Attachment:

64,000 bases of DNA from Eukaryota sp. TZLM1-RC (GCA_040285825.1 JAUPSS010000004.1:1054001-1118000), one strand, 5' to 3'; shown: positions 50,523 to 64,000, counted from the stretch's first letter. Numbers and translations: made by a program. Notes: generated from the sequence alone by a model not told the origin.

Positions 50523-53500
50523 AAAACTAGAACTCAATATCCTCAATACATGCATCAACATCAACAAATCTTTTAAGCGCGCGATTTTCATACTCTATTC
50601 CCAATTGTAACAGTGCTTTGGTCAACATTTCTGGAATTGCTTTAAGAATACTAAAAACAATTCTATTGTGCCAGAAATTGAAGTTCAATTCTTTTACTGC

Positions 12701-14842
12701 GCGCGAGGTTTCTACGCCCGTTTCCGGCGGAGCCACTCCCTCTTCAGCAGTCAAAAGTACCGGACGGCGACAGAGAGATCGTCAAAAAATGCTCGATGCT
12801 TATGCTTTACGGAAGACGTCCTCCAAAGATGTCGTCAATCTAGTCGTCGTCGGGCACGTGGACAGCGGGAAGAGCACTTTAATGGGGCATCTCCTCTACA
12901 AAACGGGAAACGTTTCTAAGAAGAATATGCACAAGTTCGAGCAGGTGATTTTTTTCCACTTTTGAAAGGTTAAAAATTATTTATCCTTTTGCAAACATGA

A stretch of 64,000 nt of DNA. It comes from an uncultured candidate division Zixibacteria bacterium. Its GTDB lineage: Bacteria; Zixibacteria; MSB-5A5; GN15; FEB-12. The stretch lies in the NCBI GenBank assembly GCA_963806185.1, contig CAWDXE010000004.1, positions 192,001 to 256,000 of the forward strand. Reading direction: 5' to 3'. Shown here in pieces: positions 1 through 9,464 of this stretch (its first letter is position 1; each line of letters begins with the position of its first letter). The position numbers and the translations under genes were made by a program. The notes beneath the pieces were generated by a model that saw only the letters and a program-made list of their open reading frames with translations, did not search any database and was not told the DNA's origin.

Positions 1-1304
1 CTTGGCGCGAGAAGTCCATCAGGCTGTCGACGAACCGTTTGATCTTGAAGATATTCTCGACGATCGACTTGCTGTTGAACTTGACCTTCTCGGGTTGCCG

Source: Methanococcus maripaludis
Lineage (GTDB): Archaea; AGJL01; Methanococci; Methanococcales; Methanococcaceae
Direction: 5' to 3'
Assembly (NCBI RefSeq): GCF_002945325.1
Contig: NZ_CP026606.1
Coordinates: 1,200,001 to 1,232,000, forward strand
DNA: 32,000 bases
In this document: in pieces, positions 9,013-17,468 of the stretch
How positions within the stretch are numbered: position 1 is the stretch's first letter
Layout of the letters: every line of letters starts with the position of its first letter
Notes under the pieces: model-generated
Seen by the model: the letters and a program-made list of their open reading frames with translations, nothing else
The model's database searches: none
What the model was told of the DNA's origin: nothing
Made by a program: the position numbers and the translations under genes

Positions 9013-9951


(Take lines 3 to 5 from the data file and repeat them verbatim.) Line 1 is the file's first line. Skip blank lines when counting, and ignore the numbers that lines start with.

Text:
50523 AAAACTAGAACTCAATATCCTCAATACATGCATCAACATCAACAAATCTTTTAAGCGCGCGATTTTCATACTCTATTC
50601 CCAATTGTAACAGTGCTTTGGTCAACATTTCTGGAATTGCTTTAAGAATACTAAAAACAATTCTATTGTGCCAGAAATTGAAGTTCAATTCTTTTACTGC

Positions 12701-14842